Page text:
As someone whose interests lie predominantly in the equine field since my undergraduate degree, I have accumulated several equine textbooks and references that have proven to be extremely helpful.
Whether you are passionate about ponies or just trying to get through the equine labs and hope you never have to touch a horse again, here are a few that I have found that have augmented my studies quite nicely.
‘Horse Anatomy A Coloring Atlas’ by Kainer and McCracken
Okay – hear me out on this one. I know you are thinking, ‘Really? A coloring book? In VET SCHOOL?’ To which I say, yes. This was actually a ‘required’ textbook for my equine-geared undergraduate program, and it has easily been the most useful required textbook I’ve ever had to purchase. This coloring book is not only fun and relaxing to color, but the diagrams it has are clear and detailed, have multiple views, and each page (or plate, as they refer to them) have relevant pathology, physiology, and clinical applications, as well as detailed but brief anatomical points of interest.
I cannot recall the number of times I brought this book with me to wet labs or anatomy class and just had it open and propped up because its pictures were better than whatever anatomy text we were using. It is clear, concise and easy to follow, whatever level of horse experience you have.
My own copy is half-colored, beaten up and well-loved around the edges, and it is currently accompanying me on my externships.
Best of all, you can pick it up online from most stores for around $20.
‘Equine Joint Injection and Regional Anesthesia’ by Moyer, Schumacher and Schumacher
This was another required text for one of my equine elective courses at Purdue, and a close second to my coloring book for “most useful required textbook.” This deceiving little spiral-bound book contains a huge amount of useful information. It goes through common and uncommon joint injections and nerve blocks, including landmarks, various techniques, equipment–right down to needle size and volume to be infused.
It contains really well-drawn schematics with the location for needle placement, along with pictures of the area on an actual horse, which for all you visual learners out there, is more helpful than the paragraphs describing the needle placement.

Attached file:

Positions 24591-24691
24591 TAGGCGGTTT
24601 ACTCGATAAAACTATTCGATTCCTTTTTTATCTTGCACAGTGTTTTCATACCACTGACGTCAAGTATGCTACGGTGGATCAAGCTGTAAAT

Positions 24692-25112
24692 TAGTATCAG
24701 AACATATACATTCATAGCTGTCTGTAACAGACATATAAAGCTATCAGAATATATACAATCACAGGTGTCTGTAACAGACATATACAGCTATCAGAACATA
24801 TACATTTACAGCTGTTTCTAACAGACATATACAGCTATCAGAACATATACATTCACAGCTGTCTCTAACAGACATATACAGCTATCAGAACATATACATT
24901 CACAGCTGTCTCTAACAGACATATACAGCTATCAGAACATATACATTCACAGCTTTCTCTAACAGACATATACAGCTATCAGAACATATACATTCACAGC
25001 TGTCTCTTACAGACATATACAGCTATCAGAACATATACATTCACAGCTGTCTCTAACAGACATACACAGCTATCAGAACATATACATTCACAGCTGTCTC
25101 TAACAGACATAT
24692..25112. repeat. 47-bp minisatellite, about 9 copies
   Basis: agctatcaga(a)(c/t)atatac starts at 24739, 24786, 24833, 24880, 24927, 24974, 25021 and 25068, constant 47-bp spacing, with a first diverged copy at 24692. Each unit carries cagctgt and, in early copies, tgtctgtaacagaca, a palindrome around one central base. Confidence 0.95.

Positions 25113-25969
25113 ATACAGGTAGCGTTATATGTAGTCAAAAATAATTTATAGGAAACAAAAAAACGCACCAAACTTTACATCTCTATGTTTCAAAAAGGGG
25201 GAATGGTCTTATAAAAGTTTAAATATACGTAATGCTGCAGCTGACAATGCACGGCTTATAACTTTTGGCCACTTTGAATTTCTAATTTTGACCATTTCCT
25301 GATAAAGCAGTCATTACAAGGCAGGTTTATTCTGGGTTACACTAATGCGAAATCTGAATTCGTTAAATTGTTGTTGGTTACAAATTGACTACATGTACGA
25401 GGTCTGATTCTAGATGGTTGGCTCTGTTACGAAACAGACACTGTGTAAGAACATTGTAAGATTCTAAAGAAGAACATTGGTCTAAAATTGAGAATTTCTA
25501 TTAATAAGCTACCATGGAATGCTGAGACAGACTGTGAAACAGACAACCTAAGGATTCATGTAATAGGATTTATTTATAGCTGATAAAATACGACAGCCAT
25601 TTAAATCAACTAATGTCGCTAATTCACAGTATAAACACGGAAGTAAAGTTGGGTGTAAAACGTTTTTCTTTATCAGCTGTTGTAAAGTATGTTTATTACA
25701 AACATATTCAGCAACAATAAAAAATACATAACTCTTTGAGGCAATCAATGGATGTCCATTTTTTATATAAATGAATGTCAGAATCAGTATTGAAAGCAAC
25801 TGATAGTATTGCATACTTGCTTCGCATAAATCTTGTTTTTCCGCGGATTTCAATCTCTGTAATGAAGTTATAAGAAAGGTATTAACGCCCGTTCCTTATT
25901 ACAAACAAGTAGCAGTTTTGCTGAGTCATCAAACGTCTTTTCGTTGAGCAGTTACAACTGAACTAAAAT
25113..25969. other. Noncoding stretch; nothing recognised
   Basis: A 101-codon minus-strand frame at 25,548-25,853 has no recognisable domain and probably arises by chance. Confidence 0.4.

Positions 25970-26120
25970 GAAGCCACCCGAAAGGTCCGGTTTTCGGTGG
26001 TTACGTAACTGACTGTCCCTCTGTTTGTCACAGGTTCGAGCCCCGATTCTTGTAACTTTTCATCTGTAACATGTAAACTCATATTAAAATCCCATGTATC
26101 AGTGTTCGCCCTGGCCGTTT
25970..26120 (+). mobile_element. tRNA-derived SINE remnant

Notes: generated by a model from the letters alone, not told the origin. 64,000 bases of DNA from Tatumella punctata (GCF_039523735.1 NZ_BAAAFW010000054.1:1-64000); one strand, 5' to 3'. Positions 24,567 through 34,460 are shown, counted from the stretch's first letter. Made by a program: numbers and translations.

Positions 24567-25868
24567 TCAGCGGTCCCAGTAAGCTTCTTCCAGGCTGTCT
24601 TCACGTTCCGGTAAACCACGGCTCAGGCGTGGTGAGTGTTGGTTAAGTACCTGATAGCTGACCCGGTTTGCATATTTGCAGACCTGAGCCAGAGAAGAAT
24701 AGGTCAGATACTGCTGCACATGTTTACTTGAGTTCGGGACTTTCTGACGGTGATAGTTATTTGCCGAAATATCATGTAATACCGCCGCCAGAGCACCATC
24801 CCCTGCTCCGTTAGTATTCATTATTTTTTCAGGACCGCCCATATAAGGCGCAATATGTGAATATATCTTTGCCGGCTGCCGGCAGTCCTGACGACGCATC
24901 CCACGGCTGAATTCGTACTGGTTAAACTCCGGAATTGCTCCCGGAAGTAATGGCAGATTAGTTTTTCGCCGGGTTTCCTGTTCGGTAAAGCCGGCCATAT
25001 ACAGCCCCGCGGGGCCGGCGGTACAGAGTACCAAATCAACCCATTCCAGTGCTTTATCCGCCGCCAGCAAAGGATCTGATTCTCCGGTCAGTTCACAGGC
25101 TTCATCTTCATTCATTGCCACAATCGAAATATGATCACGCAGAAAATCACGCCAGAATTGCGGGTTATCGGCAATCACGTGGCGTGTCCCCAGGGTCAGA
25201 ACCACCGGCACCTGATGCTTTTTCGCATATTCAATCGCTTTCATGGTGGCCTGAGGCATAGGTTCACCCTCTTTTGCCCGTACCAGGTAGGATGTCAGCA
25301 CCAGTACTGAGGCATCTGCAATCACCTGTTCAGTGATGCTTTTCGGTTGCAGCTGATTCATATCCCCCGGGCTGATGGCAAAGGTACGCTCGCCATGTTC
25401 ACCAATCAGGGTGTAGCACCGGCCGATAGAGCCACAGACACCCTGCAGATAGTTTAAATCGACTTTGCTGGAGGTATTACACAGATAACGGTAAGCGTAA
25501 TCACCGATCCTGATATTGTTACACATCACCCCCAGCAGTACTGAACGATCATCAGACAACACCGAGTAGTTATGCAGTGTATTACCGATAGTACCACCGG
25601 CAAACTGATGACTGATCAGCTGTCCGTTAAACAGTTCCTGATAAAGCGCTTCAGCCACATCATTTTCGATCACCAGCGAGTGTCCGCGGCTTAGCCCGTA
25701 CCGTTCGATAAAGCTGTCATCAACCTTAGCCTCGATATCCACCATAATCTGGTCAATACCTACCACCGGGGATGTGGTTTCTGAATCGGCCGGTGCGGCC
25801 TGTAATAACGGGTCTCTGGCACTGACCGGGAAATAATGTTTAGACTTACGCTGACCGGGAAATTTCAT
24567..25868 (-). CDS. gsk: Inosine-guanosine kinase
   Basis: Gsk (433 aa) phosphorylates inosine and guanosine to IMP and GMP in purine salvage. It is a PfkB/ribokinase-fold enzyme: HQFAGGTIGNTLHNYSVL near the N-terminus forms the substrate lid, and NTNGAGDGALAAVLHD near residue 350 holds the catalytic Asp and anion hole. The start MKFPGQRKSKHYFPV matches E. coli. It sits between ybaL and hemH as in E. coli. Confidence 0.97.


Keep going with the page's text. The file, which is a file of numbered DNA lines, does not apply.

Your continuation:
It has been endlessly helpful for really learning my regional anesthesia which is such a mainstay of the field I am entering.
This one is a little harder to get a hold of, and will cost you between $50-120 depending on where you can find it, but it is worth every penny.
‘Diagnosis and Management of Lameness in the Horse’ by Ross and Dyson
Alright, this one is a heavy-hitter. This was another recommended text from my undergraduate program, and at the time, it was *way* above my head. But for some of my equine electives in 3rd year, this text popped up again when researching different lamenesses and distal limb conditions. After 3 years of vet school, this text is still very dense, but if there’s anything you ever wanted to know about lameness, it’s likely in this book.
Everything is extremely detailed and the level of thoroughness is unmatched. It digs into lameness on a microscopic level and then ties everything back in clinically.
Considering so much of equine medicine relates back to the horse’s foot, having this as a reference to better understand lameness probably isn’t a bad thing, but it’ll cost you. This text runs in the $150-200 depending on where you can find it.
There are PLENTY of equine texts out there, for varying audiences and levels of understanding, but these 3 have been tried-and-true books that I return to again and again. If you are interested in these topics, but not sure you want to commit to buying them, the latter 2 have options for renting through many common textbook sites as well for lower prices.